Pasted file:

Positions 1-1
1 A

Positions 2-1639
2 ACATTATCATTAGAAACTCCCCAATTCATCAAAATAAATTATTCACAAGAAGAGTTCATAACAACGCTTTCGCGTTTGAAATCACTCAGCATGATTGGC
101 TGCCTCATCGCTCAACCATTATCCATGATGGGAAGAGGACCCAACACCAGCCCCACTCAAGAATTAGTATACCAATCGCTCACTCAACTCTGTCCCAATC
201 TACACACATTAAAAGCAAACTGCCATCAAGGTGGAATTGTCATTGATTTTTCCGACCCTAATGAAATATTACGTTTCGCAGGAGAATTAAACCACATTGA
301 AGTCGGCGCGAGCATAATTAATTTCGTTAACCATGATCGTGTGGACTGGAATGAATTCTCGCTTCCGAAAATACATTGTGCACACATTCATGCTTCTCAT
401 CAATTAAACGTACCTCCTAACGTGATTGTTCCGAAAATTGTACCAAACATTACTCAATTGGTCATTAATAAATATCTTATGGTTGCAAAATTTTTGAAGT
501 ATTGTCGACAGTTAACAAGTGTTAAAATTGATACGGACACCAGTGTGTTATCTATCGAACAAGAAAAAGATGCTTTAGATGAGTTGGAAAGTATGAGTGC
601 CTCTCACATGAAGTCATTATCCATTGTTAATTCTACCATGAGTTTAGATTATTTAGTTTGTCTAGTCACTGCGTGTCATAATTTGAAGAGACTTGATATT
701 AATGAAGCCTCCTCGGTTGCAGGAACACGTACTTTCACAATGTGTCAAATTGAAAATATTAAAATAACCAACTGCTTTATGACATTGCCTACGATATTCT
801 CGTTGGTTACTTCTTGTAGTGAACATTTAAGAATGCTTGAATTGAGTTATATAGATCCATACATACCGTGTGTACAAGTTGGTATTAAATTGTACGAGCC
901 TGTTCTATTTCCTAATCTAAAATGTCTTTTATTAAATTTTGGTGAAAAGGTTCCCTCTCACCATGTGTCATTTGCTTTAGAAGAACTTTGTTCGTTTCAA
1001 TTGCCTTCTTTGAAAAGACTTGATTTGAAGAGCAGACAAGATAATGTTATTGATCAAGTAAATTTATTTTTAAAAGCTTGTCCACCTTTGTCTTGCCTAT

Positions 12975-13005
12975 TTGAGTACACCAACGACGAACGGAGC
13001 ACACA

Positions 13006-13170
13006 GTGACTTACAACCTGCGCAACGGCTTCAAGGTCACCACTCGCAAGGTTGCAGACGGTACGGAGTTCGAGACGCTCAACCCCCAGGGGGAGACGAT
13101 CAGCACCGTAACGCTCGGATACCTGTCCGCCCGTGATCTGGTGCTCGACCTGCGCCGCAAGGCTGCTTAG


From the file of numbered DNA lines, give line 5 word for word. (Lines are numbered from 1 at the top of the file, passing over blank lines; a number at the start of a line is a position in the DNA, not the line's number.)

101 TGCCTCATCGCTCAACCATTATCCATGATGGGAAGAGGACCCAACACCAGCCCCACTCAAGAATTAGTATACCAATCGCTCACTCAACTCTGTCCCAATC